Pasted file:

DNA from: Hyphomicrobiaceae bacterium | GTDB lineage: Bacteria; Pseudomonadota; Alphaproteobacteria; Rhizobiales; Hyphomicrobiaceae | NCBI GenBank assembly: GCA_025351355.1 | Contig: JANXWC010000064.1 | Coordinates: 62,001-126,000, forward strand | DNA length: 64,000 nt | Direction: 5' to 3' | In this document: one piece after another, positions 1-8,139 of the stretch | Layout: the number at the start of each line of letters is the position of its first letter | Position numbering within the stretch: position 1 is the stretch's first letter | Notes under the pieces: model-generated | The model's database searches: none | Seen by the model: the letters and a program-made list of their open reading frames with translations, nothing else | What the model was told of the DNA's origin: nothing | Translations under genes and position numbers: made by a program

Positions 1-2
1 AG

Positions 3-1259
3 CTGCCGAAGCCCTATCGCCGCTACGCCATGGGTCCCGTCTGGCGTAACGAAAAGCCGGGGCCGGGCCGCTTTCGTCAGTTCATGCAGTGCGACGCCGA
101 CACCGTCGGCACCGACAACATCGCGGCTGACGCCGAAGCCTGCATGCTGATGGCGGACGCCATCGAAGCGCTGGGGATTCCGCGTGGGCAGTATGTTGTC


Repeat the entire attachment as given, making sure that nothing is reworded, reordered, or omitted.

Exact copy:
DNA from: Hyphomicrobiaceae bacterium | GTDB lineage: Bacteria; Pseudomonadota; Alphaproteobacteria; Rhizobiales; Hyphomicrobiaceae | NCBI GenBank assembly: GCA_025351355.1 | Contig: JANXWC010000064.1 | Coordinates: 62,001-126,000, forward strand | DNA length: 64,000 nt | Direction: 5' to 3' | In this document: one piece after another, positions 1-8,139 of the stretch | Layout: the number at the start of each line of letters is the position of its first letter | Position numbering within the stretch: position 1 is the stretch's first letter | Notes under the pieces: model-generated | The model's database searches: none | Seen by the model: the letters and a program-made list of their open reading frames with translations, nothing else | What the model was told of the DNA's origin: nothing | Translations under genes and position numbers: made by a program

Positions 1-2
1 AG

Positions 3-1259
3 CTGCCGAAGCCCTATCGCCGCTACGCCATGGGTCCCGTCTGGCGTAACGAAAAGCCGGGGCCGGGCCGCTTTCGTCAGTTCATGCAGTGCGACGCCGA
101 CACCGTCGGCACCGACAACATCGCGGCTGACGCCGAAGCCTGCATGCTGATGGCGGACGCCATCGAAGCGCTGGGGATTCCGCGTGGGCAGTATGTTGTC